Dewey's Dream: Universities and Democracies in An Age of Education Reform : Civil Society, Public Schools, and Democratic Citizenship

By Lee Benson; Ira Harkavy et al. | Go to book overview

Notes

INTRODUCTION

1. John Dewey, “Ethics of Democracy,” in The Early Works of John Dewey, 1882–1888, vol. 1, ed. Jo Ann Boydston (Carbondale: Southern Illinois University, 1969), 237. Quotations from Early Works were verified in Larry Hickman, ed., The Collected Works of John Dewey, 1882–1953: The Electronic Edition (Charlottesville, VA: InteLex Corporation, 1996).

2. Robert Westbrook, John Dewey and American Democracy (Ithaca, NY: Cornell University Press, 1991), xiv–xv. It seems worth noting that Dewey himself never used the specific term “participatory democracy” to characterize his general theory of democracy. That term, however, is highly appropriate because it neatly catches the participatory essence of Dewey's comprehensive theory, which emphasizes that democracy is much more than a form of government; it is a “way of life” in which all citizens actively, and appropriately, participate in making and implementing all the communal, societal, and institutional decisions that significantly shape their lives. We were indeed surprised to discover that Dewey never actually used the term that has been frequently used to characterize his democratic theory and is now commonly used by people who know little, if anything, about its Deweyan inspiration. We discovered this when we made an electronic keyword search of all of Dewey's published works in Hickman, Electronic Edition.

General agreement now exists that the specific term “participatory democracy” was coined in 1960 by Arnold Kaufman, a philosopher at the University of Michigan. It was then popularized in 1962 by Tom Hayden, one of his students, in the extraordinarily influential Port Huron Statement of the radical student movement Students for a Democratic Society. For a succinct account of the term's coinage and Deweyan inspiration, see the brilliant review essay on the history of the general theory of participatory democracy by Jane Mansbridge, “On the Idea

-131-

Notes for this page

Add a new note
If you are trying to select text to create highlights or citations, remember that you must now click or tap on the first word, and then click or tap on the last word.
One moment ...
Default project is now your active project.
Project items

Items saved from this book

This book has been saved
Highlights (0)
Some of your highlights are legacy items.

Highlights saved before July 30, 2012 will not be displayed on their respective source pages.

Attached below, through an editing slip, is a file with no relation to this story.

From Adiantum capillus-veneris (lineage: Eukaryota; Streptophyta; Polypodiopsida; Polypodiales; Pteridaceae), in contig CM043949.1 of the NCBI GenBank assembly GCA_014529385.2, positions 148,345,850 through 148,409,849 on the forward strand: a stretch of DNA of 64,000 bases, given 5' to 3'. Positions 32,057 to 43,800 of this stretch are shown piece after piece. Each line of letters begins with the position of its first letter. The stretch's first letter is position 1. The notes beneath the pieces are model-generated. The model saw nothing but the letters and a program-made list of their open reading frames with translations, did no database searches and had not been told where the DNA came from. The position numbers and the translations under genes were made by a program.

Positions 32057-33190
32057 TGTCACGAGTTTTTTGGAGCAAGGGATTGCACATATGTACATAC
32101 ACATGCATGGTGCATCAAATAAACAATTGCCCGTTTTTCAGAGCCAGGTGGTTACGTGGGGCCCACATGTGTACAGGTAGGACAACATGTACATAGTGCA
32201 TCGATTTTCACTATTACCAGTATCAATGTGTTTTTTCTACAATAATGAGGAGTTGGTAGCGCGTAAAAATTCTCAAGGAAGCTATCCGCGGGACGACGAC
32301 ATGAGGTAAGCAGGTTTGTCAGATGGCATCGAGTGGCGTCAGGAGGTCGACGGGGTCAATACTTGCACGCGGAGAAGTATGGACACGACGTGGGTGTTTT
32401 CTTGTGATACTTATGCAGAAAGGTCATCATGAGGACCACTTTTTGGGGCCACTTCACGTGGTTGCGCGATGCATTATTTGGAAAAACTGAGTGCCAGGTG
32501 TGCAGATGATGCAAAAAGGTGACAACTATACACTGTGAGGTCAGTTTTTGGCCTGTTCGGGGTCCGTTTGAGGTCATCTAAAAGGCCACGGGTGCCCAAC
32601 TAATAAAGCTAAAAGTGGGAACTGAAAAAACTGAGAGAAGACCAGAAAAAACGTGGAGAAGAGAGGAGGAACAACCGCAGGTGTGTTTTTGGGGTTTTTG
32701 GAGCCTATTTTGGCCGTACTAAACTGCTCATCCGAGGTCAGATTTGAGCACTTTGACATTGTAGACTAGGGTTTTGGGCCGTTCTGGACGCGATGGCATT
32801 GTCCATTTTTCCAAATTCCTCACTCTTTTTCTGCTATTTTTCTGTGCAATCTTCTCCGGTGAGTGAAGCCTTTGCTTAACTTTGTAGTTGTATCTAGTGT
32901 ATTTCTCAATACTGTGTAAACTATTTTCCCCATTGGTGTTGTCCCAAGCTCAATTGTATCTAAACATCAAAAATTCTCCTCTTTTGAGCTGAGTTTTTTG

You can easily re-create the highlights by opening the book page or article, selecting the text, and clicking “Highlight.”

Citations (0)
Some of your citations are legacy items.

Any citation created before July 30, 2012 will labeled as a “Cited page.” New citations will be saved as cited passages, pages or articles.

We also added the ability to view new citations from your projects or the book or article where you created them.

Notes (0)
Bookmarks (0)

You have no saved items from this book

Project items include:
  • Saved book/article
  • Highlights
  • Quotes/citations
  • Notes
  • Bookmarks
Notes
Cite this page

Cited page

Style
Citations are available only to our active members.
Sign up now to cite pages or passages in MLA, APA and Chicago citation styles.

(Einhorn, 1992, p. 25)

(Einhorn 25)

1

1. Lois J. Einhorn, Abraham Lincoln, the Orator: Penetrating the Lincoln Legend (Westport, CT: Greenwood Press, 1992), 25, http://www.questia.com/read/27419298.

Cited page

Bookmark this page
Dewey's Dream: Universities and Democracies in An Age of Education Reform : Civil Society, Public Schools, and Democratic Citizenship
Table of contents

Table of contents

Settings

Settings

Typeface
Text size Smaller Larger Reset View mode
Search within

Search within this book

Look up

Look up a word

  • Dictionary
  • Thesaurus
Please submit a word or phrase above.
Print this page

Print this page

Why can't I print more than one page at a time?

Full screen
/ 151

matching results for page

Cited passage

Style
Citations are available only to our active members.
Sign up now to cite pages or passages in MLA, APA and Chicago citation styles.

"Portraying himself as an honest, ordinary person helped Lincoln identify with his audiences." (Einhorn, 1992, p. 25).

"Portraying himself as an honest, ordinary person helped Lincoln identify with his audiences." (Einhorn 25)

"Portraying himself as an honest, ordinary person helped Lincoln identify with his audiences."1

1. Lois J. Einhorn, Abraham Lincoln, the Orator: Penetrating the Lincoln Legend (Westport, CT: Greenwood Press, 1992), 25, http://www.questia.com/read/27419298.

Cited passage

Thanks for trying Questia!

Please continue trying out our research tools, but please note, full functionality is available only to our active members.

Your work will be lost once you leave this Web page.

For full access in an ad-free environment, sign up now for a FREE, 1-day trial.

Already a member? Log in now.